Officials said Tuesday that a court in China's Xinjiang region has sentenced four people to death over deadly riots in July.
The verdicts were handed down Monday by a court in the regional capital of Urumqi, the scene of violence that pitted mainly Muslim Uighurs against China's Han ethnic majority. The riots left nearly 200 people dead and more than 1,600 injured.
A court official said one more defendant was sentenced to death with a two-year reprieve and eight others got prison terms of up to life. The names of the four condemned people suggest they are Uighurs.
The sentences bring to 26 the number of people sentenced to death in connection with the riots. Nine of those executions have already been carried out.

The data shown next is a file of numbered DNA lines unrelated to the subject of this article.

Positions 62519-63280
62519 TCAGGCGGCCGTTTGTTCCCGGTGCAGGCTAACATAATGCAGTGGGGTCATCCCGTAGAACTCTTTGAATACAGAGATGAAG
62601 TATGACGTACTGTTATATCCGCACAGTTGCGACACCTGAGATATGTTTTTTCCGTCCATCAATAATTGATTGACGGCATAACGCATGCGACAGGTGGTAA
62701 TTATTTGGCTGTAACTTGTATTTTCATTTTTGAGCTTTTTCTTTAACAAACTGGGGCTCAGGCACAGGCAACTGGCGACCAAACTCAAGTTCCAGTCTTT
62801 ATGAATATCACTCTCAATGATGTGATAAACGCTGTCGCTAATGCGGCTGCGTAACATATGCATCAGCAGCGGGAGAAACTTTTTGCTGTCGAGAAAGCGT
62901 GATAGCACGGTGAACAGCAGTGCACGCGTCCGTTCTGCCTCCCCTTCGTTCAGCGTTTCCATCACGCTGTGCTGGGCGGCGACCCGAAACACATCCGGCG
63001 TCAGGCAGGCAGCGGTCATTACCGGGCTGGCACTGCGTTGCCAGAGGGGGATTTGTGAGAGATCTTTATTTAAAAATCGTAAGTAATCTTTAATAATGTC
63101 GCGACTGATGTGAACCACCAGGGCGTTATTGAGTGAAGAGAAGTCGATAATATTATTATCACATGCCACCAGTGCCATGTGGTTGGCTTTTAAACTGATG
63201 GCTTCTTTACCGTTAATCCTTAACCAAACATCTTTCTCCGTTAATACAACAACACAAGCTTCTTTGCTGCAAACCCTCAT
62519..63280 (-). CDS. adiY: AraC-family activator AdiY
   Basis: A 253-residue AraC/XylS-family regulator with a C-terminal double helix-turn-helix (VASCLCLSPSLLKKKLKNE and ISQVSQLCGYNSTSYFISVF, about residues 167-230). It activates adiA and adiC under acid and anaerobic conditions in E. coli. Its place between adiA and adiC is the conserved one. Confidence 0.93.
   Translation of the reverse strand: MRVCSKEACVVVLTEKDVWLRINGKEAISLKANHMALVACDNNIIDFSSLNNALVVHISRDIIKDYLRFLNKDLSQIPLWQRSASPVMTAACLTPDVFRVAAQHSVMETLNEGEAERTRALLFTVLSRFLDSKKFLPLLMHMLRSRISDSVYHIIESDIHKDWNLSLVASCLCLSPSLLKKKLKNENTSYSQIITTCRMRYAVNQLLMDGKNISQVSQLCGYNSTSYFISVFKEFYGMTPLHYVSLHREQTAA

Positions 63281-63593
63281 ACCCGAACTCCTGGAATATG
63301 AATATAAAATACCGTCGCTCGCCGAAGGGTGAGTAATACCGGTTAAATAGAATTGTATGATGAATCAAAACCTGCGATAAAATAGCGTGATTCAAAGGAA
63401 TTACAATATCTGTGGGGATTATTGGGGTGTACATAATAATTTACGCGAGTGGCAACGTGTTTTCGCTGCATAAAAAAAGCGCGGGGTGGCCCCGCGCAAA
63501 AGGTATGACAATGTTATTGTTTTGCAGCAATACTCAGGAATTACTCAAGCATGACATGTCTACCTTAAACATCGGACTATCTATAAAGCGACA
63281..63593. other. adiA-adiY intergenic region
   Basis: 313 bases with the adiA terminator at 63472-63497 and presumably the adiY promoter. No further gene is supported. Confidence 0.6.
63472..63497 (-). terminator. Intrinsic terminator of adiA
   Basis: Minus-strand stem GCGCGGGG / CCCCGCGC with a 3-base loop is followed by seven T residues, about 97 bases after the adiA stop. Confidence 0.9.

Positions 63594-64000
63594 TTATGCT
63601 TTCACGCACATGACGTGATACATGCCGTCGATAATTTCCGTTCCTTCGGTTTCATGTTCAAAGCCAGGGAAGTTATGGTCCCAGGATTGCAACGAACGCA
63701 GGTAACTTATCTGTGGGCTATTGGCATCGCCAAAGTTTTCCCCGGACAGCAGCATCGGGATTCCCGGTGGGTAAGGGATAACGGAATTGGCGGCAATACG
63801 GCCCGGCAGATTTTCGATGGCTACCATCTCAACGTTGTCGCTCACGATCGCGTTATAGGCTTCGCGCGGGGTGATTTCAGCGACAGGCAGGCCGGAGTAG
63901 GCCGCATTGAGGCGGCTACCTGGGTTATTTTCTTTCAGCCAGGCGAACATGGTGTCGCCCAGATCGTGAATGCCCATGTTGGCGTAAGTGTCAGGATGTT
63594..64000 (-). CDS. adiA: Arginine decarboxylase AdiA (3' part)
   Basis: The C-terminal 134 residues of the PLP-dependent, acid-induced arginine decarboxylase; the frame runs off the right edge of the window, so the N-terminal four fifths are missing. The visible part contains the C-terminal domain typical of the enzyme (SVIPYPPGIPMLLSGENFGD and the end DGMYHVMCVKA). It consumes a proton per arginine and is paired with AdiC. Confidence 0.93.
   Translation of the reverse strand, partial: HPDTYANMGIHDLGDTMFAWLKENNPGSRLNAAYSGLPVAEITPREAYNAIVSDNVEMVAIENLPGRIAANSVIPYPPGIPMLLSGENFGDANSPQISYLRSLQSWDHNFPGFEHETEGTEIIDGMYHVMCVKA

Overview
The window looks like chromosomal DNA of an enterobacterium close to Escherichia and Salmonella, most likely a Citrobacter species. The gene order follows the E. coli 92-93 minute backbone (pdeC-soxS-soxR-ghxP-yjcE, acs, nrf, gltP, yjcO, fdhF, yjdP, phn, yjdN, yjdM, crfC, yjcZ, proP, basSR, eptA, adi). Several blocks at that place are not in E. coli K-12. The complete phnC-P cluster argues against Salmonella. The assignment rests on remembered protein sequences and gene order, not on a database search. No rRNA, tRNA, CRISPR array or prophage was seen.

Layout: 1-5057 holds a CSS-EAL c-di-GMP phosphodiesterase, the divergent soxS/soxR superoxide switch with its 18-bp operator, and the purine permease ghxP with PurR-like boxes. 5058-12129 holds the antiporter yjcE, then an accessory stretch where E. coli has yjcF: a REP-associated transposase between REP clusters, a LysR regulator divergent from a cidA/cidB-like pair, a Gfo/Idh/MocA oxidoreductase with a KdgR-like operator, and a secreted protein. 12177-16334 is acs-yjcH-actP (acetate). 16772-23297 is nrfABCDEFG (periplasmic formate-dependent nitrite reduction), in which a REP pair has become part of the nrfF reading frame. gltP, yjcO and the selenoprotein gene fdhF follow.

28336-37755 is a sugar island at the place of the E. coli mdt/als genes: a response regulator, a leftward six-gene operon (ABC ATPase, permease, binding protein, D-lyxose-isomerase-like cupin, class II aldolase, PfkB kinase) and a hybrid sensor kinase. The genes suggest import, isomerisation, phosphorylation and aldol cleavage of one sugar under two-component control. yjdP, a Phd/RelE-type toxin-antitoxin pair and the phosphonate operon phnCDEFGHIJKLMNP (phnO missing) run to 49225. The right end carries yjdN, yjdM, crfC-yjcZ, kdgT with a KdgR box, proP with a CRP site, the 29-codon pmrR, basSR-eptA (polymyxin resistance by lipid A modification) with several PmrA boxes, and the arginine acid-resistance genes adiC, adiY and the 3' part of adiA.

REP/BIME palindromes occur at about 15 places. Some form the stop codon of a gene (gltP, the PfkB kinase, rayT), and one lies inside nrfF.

Uighur rights groups say Beijing is especially targeting the Muslim minority in connection with the deadly clashes.
Uighurs are an ethnic Turkic Muslim group linguistically and culturally distinct from the Han. Like Tibetans, many Uighurs resent Beijing's heavy-handed rule in Xinjiang, and government restrictions on religion and culture.
Beijing blames the unrest on Uighur separatists fighting for an independent "East Turkistan." It says the riots were orchestrated by overseas Uighur organizations.
Rights groups and Uighur activists say Beijing exaggerates the threat from militants in the region to justify its harsh controls there. Some information for this report was provided by Reuters and AFP.